Latinx/Hispanic Mental Health Awareness



Latinx/Hispanic Mental Health Awareness

As BIPOC Mental Health Awareness Month continues, we will explore the statistics of each group starting with the Latinx/Hispanic communities.

The Latinx/Hispanic community is a diverse group with varying countries of origin and ancestral history. Therefore, in a lot of the Latinx/Hispanic communities mental health is highly stigmatized, which causes many to not talk about it or seek treatment.


With the deep rooted silence that lead to the number having a mental health condition there are many proposed factors. For example some include immigration, trauma and barriers to resources such as housing and healthcare. It was shown that Mexican immigrants who lived fewer than 13 years in the United States had a lower prevalence of depression or other mental health disorders than those who were born in the United States. This pattern was consistent across independent investigators, sites and two Latino subgroups (Mexican Americans and Puerto Ricans). In conclusion, it suggests that factors associated with living in the United States are related to an increased risk of mental health disorders.


Of the United States population, 18.3% are Latino or Hispanic. Of those, over 16% identify with having a mental health condition. In other words, that is over 10 million people which is more than the population of New York City.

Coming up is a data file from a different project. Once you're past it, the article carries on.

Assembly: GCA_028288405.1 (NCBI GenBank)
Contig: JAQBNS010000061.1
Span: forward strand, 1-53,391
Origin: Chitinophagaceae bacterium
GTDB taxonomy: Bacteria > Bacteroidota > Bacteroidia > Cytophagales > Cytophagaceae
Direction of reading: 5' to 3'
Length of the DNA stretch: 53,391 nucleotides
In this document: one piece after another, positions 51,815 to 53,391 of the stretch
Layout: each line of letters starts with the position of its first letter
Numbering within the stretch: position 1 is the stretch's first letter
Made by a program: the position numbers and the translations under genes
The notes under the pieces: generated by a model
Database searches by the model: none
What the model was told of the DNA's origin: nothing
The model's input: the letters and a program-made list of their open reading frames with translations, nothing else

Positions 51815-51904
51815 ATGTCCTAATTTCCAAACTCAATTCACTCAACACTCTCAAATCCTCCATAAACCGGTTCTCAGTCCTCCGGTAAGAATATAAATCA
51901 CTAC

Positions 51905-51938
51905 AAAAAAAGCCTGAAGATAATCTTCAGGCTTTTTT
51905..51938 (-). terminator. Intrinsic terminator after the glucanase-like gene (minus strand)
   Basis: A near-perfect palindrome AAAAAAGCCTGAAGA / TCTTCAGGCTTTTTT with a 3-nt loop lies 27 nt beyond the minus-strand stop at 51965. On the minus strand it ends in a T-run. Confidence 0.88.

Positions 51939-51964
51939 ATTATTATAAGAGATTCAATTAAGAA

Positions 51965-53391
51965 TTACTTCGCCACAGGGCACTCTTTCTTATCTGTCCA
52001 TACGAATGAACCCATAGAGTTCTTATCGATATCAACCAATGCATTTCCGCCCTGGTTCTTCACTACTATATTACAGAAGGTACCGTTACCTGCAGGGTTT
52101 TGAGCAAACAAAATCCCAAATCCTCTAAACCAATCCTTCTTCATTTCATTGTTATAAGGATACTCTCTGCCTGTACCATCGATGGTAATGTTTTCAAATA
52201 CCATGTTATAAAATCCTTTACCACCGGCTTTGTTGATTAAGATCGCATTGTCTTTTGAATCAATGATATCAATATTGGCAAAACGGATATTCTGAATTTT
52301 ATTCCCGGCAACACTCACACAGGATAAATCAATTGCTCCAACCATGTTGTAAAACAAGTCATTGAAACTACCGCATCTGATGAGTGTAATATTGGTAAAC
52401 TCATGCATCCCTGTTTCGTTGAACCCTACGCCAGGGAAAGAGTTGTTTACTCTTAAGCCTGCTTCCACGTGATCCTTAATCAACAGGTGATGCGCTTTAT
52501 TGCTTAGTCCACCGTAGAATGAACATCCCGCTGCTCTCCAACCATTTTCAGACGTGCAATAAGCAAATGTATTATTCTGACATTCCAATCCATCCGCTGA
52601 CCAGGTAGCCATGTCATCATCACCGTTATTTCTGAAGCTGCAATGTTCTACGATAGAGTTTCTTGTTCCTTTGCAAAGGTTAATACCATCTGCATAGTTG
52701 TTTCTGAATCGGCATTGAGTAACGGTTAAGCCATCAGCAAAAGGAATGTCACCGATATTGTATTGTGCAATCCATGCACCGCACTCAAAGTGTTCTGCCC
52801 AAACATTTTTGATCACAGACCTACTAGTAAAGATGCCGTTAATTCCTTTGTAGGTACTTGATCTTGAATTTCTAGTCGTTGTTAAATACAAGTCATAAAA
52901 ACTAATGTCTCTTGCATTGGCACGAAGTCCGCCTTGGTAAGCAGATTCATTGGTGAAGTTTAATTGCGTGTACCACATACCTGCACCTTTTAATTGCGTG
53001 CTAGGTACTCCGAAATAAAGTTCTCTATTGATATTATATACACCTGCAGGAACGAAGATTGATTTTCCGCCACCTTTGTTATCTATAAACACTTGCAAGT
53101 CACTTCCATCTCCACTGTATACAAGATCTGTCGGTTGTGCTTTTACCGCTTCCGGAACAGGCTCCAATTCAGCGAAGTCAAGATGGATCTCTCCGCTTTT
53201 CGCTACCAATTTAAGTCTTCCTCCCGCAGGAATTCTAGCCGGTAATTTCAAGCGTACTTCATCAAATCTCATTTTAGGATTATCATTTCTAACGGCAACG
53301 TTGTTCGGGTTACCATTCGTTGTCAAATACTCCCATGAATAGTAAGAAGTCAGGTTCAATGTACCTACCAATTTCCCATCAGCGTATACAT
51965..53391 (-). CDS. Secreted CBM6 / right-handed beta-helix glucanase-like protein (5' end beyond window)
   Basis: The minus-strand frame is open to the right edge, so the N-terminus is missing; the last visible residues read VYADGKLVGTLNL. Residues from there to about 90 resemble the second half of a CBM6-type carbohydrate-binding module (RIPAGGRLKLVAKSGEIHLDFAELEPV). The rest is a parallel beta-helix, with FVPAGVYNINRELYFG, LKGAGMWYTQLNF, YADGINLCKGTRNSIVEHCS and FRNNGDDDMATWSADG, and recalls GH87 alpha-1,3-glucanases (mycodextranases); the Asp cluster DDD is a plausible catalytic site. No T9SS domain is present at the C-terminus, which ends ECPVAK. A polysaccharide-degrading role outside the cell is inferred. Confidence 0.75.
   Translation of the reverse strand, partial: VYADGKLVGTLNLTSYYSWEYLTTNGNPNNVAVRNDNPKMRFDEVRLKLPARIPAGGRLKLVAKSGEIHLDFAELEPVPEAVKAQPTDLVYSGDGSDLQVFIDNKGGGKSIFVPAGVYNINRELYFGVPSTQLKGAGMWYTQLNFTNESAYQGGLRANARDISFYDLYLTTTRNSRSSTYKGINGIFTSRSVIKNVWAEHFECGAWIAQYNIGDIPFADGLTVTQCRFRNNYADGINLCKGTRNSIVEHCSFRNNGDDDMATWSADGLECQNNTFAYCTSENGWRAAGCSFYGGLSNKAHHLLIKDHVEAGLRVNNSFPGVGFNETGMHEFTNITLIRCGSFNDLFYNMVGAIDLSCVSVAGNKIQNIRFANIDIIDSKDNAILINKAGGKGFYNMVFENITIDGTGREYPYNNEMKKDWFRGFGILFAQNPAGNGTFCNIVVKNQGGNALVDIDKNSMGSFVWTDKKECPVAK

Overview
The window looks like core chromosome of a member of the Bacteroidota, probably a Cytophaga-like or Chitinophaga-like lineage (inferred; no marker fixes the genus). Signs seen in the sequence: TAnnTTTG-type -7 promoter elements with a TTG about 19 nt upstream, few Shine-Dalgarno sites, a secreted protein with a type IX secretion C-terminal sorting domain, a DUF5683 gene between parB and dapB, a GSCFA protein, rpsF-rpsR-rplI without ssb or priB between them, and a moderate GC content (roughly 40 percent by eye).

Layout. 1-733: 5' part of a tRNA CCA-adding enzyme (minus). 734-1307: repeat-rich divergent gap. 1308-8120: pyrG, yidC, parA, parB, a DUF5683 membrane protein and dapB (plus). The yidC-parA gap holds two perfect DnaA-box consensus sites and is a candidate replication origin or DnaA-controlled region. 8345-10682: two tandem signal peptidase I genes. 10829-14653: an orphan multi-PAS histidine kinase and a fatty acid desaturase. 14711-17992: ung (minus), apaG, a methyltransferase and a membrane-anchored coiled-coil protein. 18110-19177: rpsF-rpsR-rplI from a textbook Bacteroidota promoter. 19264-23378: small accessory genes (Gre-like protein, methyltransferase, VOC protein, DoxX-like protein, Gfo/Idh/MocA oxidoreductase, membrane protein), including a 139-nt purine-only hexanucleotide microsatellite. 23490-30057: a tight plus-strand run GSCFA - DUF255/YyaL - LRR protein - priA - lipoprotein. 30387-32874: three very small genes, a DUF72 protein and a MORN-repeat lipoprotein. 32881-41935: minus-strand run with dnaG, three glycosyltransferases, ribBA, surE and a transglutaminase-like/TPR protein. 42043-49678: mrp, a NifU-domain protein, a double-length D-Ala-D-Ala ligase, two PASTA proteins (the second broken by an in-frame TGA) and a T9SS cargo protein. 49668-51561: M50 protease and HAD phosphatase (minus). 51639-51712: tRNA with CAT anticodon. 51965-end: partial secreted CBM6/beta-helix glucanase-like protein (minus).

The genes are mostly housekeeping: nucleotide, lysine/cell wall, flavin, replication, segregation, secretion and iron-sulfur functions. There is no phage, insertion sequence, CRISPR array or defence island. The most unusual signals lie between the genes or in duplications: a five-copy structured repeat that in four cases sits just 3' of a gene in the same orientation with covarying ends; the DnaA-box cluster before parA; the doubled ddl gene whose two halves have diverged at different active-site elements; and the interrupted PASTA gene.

This group of people in our community is less likely to receive mental health care. For instance in a recent study it showed that among adults with mental health conditions, 48% of white received services. In contrast only 31% of blacks and Hispanics and 22% of Asians received them.

There are many factors that affect the access to treatment including:

  • Not having insurance
  • Stigma associated with mental health conditions
  • Lack of diversity among providers
  • Language barriers
  • Distrust in the health care system
  • Low cultural competence among providers

What Can We Do?

Here you can find specific resources for mental health support and treatment specifically for the BIPOC community. In short, these providers will have the cultural competence necessary.

No matter what race or group you identify with, if you believe you have a mental health condition, reach out for help. There are mental health professionals here to work with you every step of the way and online support groups. Similarly, learn more about our mental health programs.

Sources: https://www.ncbi.nlm.nih.gov/books/NBK44247/